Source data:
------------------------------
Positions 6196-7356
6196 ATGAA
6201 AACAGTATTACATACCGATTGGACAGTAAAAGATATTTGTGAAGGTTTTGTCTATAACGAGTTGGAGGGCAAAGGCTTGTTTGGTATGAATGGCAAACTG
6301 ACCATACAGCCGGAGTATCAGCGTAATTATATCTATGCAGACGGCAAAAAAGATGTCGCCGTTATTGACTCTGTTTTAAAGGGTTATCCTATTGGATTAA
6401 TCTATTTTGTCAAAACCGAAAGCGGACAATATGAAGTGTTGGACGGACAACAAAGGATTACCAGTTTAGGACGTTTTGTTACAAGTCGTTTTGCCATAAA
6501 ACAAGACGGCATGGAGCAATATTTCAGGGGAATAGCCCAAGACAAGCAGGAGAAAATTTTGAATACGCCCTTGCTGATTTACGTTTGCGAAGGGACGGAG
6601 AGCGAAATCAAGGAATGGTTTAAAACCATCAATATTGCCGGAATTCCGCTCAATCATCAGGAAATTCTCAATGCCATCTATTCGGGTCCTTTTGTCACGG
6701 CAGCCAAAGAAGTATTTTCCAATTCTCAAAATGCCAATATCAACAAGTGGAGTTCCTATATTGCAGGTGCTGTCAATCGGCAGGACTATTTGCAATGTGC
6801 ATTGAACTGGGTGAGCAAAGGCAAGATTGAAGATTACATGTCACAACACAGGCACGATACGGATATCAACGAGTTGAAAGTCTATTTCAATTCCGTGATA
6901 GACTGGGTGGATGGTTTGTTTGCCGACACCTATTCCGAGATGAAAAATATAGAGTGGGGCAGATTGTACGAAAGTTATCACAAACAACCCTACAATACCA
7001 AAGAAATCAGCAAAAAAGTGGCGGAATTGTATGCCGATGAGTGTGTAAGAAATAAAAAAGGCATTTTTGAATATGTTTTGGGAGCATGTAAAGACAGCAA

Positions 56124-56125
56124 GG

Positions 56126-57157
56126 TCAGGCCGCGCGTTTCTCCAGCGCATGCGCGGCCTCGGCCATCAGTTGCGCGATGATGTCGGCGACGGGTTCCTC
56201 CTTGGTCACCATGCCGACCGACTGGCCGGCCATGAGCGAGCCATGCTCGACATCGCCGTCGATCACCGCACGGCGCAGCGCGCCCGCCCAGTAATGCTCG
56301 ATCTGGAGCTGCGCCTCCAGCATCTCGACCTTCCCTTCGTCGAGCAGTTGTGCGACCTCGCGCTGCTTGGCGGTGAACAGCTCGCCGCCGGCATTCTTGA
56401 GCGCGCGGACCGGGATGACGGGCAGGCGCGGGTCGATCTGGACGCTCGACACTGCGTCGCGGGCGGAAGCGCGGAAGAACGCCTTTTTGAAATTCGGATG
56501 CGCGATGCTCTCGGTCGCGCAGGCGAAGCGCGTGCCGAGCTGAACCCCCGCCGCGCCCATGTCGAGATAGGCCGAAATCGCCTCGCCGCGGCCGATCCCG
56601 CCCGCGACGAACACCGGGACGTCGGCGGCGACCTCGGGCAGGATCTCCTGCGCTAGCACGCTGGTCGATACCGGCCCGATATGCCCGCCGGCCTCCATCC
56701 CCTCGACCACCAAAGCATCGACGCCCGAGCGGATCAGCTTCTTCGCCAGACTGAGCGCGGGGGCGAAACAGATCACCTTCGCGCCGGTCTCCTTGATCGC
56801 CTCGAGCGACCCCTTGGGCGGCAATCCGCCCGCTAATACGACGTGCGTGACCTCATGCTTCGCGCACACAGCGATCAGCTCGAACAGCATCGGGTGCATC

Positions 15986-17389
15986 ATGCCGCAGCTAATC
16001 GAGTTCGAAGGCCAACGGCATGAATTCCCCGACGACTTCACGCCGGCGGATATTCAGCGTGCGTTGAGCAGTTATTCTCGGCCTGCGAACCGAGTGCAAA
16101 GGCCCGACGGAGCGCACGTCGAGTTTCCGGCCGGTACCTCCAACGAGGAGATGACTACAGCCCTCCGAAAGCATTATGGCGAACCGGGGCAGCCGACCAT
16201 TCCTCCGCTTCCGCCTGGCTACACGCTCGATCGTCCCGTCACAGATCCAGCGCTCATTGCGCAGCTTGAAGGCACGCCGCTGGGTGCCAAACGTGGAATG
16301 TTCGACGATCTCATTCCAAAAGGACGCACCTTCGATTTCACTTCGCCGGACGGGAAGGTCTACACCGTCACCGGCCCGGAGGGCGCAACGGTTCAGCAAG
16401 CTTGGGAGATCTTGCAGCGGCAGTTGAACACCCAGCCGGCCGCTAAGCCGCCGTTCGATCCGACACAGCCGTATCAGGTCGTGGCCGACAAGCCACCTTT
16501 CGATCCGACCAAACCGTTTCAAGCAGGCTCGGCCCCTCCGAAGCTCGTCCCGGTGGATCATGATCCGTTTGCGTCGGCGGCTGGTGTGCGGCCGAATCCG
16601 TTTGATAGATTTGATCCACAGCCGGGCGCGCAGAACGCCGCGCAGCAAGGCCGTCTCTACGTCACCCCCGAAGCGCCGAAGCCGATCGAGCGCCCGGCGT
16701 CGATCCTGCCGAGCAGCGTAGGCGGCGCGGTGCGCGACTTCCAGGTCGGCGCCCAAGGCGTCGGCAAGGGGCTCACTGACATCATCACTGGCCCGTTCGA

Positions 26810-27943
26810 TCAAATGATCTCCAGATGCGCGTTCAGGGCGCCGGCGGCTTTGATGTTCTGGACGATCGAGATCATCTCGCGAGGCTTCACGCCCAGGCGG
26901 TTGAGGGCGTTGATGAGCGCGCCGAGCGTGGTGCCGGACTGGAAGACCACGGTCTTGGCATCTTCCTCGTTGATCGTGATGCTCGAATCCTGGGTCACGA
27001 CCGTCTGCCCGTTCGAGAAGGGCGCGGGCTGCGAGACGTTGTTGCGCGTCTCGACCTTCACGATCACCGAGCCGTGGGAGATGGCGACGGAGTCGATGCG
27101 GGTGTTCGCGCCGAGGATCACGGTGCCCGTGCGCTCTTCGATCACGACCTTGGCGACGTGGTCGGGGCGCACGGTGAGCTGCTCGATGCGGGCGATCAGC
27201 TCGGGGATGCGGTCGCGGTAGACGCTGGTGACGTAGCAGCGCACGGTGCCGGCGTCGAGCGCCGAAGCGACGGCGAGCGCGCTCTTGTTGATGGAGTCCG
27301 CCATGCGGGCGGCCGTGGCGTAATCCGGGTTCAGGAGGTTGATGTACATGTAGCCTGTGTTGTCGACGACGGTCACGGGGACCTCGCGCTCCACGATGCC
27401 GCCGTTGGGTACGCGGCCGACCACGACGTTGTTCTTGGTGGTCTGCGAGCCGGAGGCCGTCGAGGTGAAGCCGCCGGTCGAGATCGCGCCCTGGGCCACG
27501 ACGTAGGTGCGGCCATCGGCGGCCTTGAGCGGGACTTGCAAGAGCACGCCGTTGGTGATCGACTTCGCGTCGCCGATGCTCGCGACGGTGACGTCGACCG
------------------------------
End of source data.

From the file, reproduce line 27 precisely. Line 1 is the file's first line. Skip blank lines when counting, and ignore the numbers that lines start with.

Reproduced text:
16201 TCCTCCGCTTCCGCCTGGCTACACGCTCGATCGTCCCGTCACAGATCCAGCGCTCATTGCGCAGCTTGAAGGCACGCCGCTGGGTGCCAAACGTGGAATG